PLAYER SPOTLIGHT: Keeper Joshua sees “Da Silva” lining amidst pandemic
Cricket West Indies’ new investment and focus on emerging and U-19 players has begun bearing fruits for CWI, with the success of the West Indies Emerging Players team – being crowned the 2019 Colonial Medical Insurance Super50 Cup Champions in only their second year of competition.
Joshua Da Silva, the skilled wicket-keeper/batsman was the leading run-scorer for the Emerging Players team which stunned everyone to win the region’s marquee 50-over event. A confident and competent 21-year-old he took this form back to Trinidad and Tobago where he finished the West Indies Four-Day Championship atop the Red Force run- scoring charts. He has an impressive career record so far.
In first-class cricket he has played 16 matches and has been efficient and effective in front and behind the stumps with 855 runs including – a century and five half-centuries. His glovework has earned high praise and he has also taken 27 catches and one stumping. In the 50-over format he made 10 appearances, with 331 runs at the top of the order at an impressive average of 41.37 – including a top score of 103 not out.
Da Silva spoke to CWI Media recapping his 2019/20 season.
Joshua Da Silva:
Joshua Da Silva Interview:
How much have you enjoyed the last few months being a part of the winning West Indies Emerging Players Super50 team and becoming a fixture in the Trinidad And Tobago Red Force first-class team?
It’s definitely been more than what I could have hoped for this season. Getting picked in the Emerging Players team was a pleasant surprise after not being picked by the Red Force, which I had thought I would have been selected for.
I was a bit down after non-selection, so when I got the call about my Emerging Players selection, I was very excited and just wanted to make the best of the opportunity.
Since your debut for Red Force in the 2018/19 season, you have opened the batting and batted in the middle order. Do you have a preferred batting position?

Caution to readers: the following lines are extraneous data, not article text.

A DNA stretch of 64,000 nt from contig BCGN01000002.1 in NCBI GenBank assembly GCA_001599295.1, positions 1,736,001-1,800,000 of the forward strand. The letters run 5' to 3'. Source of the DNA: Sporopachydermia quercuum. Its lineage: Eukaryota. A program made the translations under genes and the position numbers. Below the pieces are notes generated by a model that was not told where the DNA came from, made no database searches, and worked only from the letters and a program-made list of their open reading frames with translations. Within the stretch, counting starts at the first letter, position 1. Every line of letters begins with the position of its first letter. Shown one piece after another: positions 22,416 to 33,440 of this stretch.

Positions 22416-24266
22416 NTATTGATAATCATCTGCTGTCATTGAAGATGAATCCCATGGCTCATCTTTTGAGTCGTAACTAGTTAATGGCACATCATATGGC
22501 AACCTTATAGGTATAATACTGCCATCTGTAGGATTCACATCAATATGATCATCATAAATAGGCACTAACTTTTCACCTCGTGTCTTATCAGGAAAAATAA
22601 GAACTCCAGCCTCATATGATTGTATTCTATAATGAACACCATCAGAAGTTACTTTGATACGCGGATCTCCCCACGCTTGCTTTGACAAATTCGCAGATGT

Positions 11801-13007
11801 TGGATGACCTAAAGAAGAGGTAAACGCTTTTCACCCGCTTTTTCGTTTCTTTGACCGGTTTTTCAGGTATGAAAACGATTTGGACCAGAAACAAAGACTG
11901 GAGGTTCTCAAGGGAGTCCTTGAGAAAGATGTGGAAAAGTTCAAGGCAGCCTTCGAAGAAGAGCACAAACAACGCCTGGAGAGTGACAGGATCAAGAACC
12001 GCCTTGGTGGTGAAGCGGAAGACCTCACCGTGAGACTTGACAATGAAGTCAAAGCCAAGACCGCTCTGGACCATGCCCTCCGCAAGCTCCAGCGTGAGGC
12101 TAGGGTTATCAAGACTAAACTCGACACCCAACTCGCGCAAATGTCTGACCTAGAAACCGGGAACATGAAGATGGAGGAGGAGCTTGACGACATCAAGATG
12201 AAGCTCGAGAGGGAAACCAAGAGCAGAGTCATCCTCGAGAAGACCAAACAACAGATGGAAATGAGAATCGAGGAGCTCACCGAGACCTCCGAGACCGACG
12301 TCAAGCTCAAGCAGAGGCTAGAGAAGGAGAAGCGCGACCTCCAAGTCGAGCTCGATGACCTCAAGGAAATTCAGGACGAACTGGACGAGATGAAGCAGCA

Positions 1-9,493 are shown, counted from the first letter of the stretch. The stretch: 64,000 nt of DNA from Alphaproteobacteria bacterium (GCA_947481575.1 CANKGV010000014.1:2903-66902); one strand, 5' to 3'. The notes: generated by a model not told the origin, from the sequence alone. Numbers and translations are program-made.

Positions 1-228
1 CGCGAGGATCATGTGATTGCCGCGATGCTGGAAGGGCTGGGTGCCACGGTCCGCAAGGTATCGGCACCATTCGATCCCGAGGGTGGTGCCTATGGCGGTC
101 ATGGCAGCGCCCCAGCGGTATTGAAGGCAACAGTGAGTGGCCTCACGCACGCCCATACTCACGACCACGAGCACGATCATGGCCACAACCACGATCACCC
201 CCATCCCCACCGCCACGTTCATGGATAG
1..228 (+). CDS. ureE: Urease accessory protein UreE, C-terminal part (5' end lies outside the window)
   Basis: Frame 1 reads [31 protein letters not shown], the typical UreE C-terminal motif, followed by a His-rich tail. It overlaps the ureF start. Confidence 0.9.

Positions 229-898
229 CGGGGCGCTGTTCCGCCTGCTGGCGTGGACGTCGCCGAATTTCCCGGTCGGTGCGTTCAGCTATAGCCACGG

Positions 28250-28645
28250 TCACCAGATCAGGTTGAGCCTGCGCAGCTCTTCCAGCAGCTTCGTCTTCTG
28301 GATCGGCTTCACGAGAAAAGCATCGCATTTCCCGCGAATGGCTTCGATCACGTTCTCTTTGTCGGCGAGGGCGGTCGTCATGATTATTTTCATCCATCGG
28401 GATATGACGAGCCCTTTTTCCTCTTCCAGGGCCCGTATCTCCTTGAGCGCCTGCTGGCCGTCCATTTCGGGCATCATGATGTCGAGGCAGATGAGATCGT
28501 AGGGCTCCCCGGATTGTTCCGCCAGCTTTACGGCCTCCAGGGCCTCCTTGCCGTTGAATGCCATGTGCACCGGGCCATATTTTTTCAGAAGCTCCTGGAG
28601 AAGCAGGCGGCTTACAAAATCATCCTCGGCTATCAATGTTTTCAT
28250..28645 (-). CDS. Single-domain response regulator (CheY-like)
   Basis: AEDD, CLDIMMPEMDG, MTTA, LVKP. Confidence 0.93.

I am a team player. Last season I recall playing the first few games wicketkeeping and batting at six, then, when captain Denesh Ramdin returned from international duty, I moved to opening the batting.
The new ball is a bit harder to face although I think it suits my game a little more than batting in the middle, but overall, I’ve enjoyed both challenges so far.
How much did you believe your Super50 performance aided you in having a good West Indies Championship?
I remember that I wasn’t supposed to play the first Super50 game, but only did as a replacement for team captain Yannic Cariah. Similarly, I wasn’t supposed to play the second game either, but after it became a rain-reduced game coach, (Floyd) Reifer made a tactical change and I played and made 62 not out. The next game I scored my maiden century, so everything just started to fall into place and I took that form into the four-day games.
This season, especially for the Red Force, you were the full-time wicketkeeper compared to last season where you shared responsibility with Denesh Ramdin. How much time do you spend working on your wicket-keeping?
I definitely spend a lot more time working on my batting than my wicket-keeping. I still know there is a lot of stuff I can improve on but I’m very confident with the gloves and would back myself 100 %, because I know I’m a very good wicketkeeper.
So, I believe working on my fitness is key because I’ve experienced situations where I’ve kept for an innings and batted earlier than usual.
Describe your life in cricket for fans in the West Indies?
I currently play with Queen’s Park Cricket Club and actually didn’t play much cricket when I was young. At age 12 was when I started playing it seriously while attending St. Mary’s College in Trinidad, but before then I basically was just playing in the backyard or with neighbors for fun.
But I never thought I would be a cricketer. I was always a footballer and was kicking a ball as long as I can remember. At St.Mary’s I played both sports from Form One to fFve. It came to a decision where I had to choose one sport to pursue and when I looked at the odds of a football or cricket player making it in the Caribbean, I chose cricket.
My first taste of regional cricket was playing for Trinidad And Tobago Under19s in 2016.
What were some of your goals post domestic season before COVID 19 came along?
Number one on my mind was definitely to get into the Caribbean Premier League (CPL) for experience or even the opportunity to play regardless of which team I was picked for.
Also, certainly a West Indies ‘A’ pick. But overall,since this is the first season I have done well, I just want to be consistent and show the selectors I can perform over a consistent period of time.
Players such as yourself, Anderson Phillip, Keagan Simmons, Jayden Seales, Jyd Goodie, Leonardo Julien and Joshua James are among a young cadre of Trinidad and Tobago cricketers that fans have noticed this domestic season and with the West Indies Under 19 team.
How confident and excited are you to be part of this new generation of Red Force players looking to play alongside veterans Kieron Pollard and the Bravo brothers etc?
I’m quite close to many of these guys who also play for Queen’s Park. Bravo (Darren) is always giving me advice and he wants to see the next generation do well. I think the future of Trinidad and Tobago cricket is in good hands, we have a good bunch of upcoming youngsters that can take over the reins from the older players, all we have to do is continue to train hard and keep improving on our performances.